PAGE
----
Now I’m sure Mr. Clarke, judging by his reviews, knows the difference between a good film and a bad one (and in fairness he does give Max Payne (one can accurately rate that film based on its title alone) a good thrashing), but all to often he seems to make his judgements based on the trendiness of the subjects under discussion rather than their objective merits, looking fearfully over his shoulder and thinking “If I’m too critical too often, especially about stuff that’s popular, I’ll probably get fired,” and writing his reviews accordingly. Which is understandable – I’m sure he has a mortgage and such – but I occasionally find myself wondering if he (in his heart of hearts) really thought Dark Knight (to give one example) was actually worth five stars, or if he was terrified that the hip young things who love it would march on Dublin and tear him limb from limb. Who knows?
2) "tend to be" Why not "are"? I personally would have said "Discerning film critics are, unsurprisingly", but that's just elitist old me. I think that "tend to be" is used because it's a little more relative, in that it suggests that, rather than being a point of principle, it's simply an affectation, put on in order to seem superior. Again, although I'm tweezing bits out to examine individually, the overall tone of the paragraph also suggests this interpretation.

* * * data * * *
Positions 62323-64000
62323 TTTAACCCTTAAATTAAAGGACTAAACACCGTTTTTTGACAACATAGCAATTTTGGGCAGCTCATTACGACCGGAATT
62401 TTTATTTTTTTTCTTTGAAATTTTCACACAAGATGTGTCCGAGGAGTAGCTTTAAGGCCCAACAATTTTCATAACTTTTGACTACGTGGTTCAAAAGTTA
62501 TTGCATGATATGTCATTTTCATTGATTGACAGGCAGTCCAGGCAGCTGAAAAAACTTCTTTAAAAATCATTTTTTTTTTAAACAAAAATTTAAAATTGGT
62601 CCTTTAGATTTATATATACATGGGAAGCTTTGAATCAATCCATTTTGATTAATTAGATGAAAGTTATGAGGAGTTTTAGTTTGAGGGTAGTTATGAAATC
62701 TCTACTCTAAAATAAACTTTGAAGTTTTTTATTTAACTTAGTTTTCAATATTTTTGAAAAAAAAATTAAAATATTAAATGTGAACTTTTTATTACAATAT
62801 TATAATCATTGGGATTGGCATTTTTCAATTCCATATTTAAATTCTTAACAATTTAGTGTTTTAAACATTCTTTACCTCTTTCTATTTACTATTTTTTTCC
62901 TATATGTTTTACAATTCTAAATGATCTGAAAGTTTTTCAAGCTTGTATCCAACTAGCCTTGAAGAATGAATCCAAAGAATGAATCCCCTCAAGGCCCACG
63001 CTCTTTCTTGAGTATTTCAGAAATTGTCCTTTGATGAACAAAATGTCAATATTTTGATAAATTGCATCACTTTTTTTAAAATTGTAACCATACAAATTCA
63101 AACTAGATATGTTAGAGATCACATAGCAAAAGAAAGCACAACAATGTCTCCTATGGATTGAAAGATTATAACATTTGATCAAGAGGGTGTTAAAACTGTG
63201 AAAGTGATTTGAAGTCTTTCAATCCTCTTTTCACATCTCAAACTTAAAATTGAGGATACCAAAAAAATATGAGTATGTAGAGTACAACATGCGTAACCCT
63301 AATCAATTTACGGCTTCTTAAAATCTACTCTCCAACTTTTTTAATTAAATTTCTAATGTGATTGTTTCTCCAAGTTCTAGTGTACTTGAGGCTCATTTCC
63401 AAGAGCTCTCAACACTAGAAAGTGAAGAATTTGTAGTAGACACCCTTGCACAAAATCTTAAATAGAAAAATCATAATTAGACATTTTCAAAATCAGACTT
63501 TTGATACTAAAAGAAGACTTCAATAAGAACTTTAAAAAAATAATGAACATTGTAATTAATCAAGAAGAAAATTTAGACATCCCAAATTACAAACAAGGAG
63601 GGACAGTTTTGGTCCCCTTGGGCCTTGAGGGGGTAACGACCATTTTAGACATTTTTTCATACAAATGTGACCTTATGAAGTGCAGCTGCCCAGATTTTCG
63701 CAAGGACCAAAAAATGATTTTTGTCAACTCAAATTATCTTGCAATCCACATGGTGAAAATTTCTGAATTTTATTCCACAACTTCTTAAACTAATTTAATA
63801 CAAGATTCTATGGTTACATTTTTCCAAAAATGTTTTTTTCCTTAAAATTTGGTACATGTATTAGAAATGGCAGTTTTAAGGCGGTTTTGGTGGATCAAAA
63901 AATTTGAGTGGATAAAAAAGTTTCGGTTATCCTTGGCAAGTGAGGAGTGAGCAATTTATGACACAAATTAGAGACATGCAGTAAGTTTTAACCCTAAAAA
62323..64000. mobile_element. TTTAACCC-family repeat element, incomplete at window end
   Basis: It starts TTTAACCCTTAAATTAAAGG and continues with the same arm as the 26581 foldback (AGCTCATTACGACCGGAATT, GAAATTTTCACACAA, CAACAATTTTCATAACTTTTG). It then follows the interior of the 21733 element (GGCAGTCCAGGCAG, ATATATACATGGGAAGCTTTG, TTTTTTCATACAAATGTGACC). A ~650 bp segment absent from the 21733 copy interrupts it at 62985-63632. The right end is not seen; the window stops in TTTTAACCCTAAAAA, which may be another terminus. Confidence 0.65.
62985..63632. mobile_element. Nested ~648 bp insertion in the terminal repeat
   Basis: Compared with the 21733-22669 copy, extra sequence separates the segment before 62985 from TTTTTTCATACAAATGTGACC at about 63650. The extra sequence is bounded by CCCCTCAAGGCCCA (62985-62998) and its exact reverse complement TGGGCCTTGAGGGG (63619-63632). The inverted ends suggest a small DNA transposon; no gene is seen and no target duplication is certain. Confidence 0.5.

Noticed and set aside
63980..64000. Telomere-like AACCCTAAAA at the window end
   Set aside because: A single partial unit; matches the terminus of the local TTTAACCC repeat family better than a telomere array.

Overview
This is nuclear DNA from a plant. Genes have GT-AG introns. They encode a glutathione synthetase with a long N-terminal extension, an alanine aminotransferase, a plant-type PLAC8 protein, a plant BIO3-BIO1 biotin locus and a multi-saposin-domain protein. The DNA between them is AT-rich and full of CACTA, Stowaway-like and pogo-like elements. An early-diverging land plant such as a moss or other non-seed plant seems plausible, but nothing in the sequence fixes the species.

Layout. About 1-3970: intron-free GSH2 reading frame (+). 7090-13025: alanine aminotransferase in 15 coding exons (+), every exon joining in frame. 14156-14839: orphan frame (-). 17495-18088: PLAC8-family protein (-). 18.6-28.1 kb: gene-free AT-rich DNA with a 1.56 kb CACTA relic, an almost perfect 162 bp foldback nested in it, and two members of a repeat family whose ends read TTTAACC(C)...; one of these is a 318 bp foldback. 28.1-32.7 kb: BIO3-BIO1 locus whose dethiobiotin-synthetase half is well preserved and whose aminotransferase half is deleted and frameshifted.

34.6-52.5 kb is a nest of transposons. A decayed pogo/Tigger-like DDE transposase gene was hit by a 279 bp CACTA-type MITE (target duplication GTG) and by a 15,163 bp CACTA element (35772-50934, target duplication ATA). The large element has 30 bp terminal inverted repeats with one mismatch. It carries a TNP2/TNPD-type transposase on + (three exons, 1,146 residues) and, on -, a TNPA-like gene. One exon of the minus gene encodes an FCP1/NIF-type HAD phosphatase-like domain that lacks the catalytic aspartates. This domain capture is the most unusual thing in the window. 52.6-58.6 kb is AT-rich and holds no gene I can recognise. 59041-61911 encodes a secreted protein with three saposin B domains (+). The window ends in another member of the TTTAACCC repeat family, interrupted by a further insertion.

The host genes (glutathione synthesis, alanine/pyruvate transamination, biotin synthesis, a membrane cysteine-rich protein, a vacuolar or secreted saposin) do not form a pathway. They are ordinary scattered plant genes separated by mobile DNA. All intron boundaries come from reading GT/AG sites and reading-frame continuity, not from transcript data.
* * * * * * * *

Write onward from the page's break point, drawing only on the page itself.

3) "a tad stuffy" I love this phrasing! Let us go back to our snooty, joyless, boring elitist, sneering down from his ivory tower; isn't this description just so apt for him? It is being used here with our hypothetical Irish Everyman in mind; like any self-respecting son of the soil, he imagines himself to be good "craic", a bit of laugh, unpretentious, easygoing, et cetera, and the last word he would ever use to describe himself or his chums is "stuffy", which brings to mind crusty old professors, librarians, and accountants. This is one implication of the phrase; the other, of course, is that it suggests that our "film critics" dislike adaptations of vidjo games not because of any well-thought-out argument, or as the result of an intellectual process (in which case stronger, more judgemental phrases like "dismissive" or even "contemptuous" could be used), but because they are simply too dry and fusty to be "down" with "the kids", being the sort of desiccated old prunes who wouldn't know fun if it jammed a funnel into their mouths and poured a litre of Blue WKD down it.